occurrences in ø. A chain from x to y is defined as a chain s of length
n>1 with

s_{1}=x and s_{n}=y.

A formula ø is said to be
acyclic iff for each variable x in ø, there is no chain from x to x.

**Graphical definition of acyclic
formulae:**

With any formula ø* *associate
a non directed graph G_{ø}* *whose vertices are the
variables

occurring
in ø* *and which contain an edge from x to y for each atomic
formula

x ∈
y , y ∈ x , x=y , y=x which occurs
as a subformula of ø.

ø* *is said to be
acyclic iff G_{ø} is acyclic.

**Acyclic Comprehension: **For
n=0,1,2,… ; if ø

and
membership, in which y is free, and in which x does not occur, then:

∀w1…wn.∃x.(∀y.
y ∈ x ⇔ ø)

The full theory with the proof that
it is equivalent to NF\NFU, is present here.

**Disguised Set Theory:** this theory has an axiom scheme
that appears inconsistent

at first glance, but it proves very
difficult to find an inconsistency if any exists, the

basic idea is to define a new membership
relation that we call the public membership ∈

(as
opposed to the privet membership which is the primitive membership ∊) and
then stipulate

{x|ø}
exists if ø is a formula that only use predicates of equality and public
membership.

Public membership is defined as
privet membership of a set that is not a privet member

of the transitive closure of that
element.

X ∈ Y ⇔ (X ∊ Y ∧ ¬ Y ∊
TC(X))

This theory does prove infinity,
however it is hard to work with, mistakes very easily occur.

For details: press here

Another possibly related theory is
present here

**Hierarchy**** Set Theory**

HST
is just an alternative presentation of standard set theory, it interprets ZF in
a nice manner,

of
course HST is at least equi-interpretable with Morse-Kelley set theory, it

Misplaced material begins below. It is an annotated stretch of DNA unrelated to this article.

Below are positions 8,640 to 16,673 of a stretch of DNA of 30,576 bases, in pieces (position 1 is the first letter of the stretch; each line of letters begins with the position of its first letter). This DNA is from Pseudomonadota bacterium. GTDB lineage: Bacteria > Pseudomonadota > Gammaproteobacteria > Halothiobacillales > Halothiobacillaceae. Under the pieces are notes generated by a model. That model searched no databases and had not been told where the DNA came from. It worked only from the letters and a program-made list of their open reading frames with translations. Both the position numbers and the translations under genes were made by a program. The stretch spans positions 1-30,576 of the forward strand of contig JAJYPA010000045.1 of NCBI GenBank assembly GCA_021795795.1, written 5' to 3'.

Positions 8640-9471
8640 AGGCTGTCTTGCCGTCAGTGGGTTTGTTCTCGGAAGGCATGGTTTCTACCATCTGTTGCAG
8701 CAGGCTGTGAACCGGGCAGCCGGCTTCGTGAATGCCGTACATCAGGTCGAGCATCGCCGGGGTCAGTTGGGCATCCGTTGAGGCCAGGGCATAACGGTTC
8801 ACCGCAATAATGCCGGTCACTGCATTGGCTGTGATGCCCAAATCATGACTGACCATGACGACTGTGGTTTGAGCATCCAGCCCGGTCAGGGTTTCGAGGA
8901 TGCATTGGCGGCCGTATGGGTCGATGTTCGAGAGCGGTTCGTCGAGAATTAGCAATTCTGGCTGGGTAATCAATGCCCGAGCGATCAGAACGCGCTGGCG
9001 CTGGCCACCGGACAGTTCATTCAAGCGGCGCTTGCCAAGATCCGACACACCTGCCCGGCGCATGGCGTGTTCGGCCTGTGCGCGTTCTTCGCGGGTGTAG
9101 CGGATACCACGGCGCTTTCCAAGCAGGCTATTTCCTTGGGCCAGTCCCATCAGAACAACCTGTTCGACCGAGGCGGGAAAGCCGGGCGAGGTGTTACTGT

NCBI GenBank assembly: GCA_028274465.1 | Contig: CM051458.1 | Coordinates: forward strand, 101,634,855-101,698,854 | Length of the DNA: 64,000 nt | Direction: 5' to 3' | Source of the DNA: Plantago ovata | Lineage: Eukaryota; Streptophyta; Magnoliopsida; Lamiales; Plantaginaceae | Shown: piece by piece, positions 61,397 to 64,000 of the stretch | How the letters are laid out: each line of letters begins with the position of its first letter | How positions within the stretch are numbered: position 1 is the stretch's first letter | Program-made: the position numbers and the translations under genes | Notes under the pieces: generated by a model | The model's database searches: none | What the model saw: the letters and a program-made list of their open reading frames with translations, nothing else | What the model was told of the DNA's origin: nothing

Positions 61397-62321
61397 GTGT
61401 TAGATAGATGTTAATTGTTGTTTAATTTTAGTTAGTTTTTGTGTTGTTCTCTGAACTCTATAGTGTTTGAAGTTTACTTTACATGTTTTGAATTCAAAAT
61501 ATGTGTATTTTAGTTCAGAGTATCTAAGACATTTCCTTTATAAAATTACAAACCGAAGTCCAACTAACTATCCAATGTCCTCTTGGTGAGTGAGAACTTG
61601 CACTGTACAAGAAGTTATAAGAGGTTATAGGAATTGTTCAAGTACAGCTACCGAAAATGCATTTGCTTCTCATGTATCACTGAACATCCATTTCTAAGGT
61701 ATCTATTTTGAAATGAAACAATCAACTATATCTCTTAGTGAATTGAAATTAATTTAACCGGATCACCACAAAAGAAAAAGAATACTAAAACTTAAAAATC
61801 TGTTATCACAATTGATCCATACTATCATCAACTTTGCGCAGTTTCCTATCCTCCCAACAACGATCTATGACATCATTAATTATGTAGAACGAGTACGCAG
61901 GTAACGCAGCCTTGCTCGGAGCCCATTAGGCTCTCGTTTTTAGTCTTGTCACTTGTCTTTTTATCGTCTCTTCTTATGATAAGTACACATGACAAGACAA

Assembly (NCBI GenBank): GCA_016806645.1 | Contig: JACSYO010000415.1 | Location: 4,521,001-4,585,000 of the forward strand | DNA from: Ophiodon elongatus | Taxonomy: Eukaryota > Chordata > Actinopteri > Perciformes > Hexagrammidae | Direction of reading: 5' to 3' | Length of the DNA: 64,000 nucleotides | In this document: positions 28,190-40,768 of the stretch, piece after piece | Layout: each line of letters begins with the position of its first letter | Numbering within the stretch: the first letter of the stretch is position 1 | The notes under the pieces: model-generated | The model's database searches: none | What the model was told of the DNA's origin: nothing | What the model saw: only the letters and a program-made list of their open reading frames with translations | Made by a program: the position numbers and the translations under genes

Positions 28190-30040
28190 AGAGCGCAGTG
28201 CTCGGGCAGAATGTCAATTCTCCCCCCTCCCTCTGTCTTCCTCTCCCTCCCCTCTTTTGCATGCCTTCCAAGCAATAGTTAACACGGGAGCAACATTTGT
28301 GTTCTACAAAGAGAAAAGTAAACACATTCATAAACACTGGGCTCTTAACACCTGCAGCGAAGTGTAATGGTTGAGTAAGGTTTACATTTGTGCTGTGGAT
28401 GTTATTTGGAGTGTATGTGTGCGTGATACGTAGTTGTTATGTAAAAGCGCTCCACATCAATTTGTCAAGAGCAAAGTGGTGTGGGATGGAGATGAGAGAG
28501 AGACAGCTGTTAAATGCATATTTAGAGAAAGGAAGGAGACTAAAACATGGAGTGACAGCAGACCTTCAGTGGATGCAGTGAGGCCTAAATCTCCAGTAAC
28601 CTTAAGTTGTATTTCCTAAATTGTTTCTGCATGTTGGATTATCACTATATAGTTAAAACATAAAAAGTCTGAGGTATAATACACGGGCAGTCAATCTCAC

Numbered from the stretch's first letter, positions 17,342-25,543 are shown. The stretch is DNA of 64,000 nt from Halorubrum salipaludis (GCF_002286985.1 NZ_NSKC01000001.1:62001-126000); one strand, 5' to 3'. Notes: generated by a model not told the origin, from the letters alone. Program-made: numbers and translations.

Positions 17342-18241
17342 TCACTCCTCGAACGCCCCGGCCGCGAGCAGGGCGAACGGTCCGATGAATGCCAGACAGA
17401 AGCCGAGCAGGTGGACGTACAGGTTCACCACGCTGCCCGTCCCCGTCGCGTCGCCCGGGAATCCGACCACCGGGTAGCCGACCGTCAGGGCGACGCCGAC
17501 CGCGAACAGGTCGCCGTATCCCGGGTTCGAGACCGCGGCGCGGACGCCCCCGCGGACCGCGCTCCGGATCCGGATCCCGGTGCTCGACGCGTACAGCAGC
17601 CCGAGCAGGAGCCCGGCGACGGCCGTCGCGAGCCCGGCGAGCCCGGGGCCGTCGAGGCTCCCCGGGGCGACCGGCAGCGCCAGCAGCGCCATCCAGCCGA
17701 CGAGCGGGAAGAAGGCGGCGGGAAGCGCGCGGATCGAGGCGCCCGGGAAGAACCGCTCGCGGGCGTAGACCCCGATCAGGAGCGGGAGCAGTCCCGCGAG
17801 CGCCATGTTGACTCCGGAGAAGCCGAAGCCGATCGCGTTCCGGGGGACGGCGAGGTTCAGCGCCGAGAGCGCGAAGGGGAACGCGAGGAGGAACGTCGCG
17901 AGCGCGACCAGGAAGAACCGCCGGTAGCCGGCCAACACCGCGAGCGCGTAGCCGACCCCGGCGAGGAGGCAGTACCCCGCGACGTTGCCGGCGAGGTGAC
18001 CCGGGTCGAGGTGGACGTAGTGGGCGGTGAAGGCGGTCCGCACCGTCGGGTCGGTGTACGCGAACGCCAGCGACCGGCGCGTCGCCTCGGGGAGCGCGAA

shows the model of

ZF as it is built and therefore it is a more elegant
presentation than the customary way of

presenting ZF which is etiological and ad hoc looking.
This representation shows that ZF is not

arbitrary at all.

HST is a pure class theory, no Ur-elements are
encountered, just sets and proper classes.

EXPOSITION

HST: is the collection of all sentences entailed by
first order logic with equality and

membership from the list of axioms outlined below the
following definition.

Define (set): set(x) ⇔ ∃y. x ∈ y

Axioms:

I.
Extensionality: ∀x.∀y.
(∀z. z ∈ x ⇔ z ∈ y) ⇒ x=y

II.
Impredicative Class
Comprehension: if ø is a formula in which x is not free then

(∃x.∀y. y ∈ x ⇔
set(y)ø) is an axiom.

Define ({|}): x={y|ø} ⇔
(∀y. y ∈ x ⇔ set(y)ø)

III.
Ordinals: Every accessible Von
Neumann ordinal is a set.

Define (V_{i}):

V_{0} = 0

V_{i} = P(V_{i-1}) for every successor set ordinal i

V_{i}=U(V_{j})
j<i for every limit set ordinal i

IV.
Hierarchy: For every set ordinal
i. ∀x⊂V_{i} . set(x)

Where P,U,⊂ denote Power,
Union and the Subclass relation respectively,

all defined in the standard
manner.

/

It is easy to see that all axioms of ZF are interpreted
here.

Define V= U({V_{i}| i is accessible ordinal}),
then define a ZF_set as

an element of V. Define binary relations ∈*, =*
as ∈ and =

restricted to V. State all axioms of ZF in terms of ∈*
and =*

over ZF_sets; it is easy to see that all those statements
are

proved in HST.

Zuhair
27/10/2011

Another short axiomatization
that proves Con(ZF) is present here

**My
way of writing First Order Logic. **Press here

Zuhair Al-Johar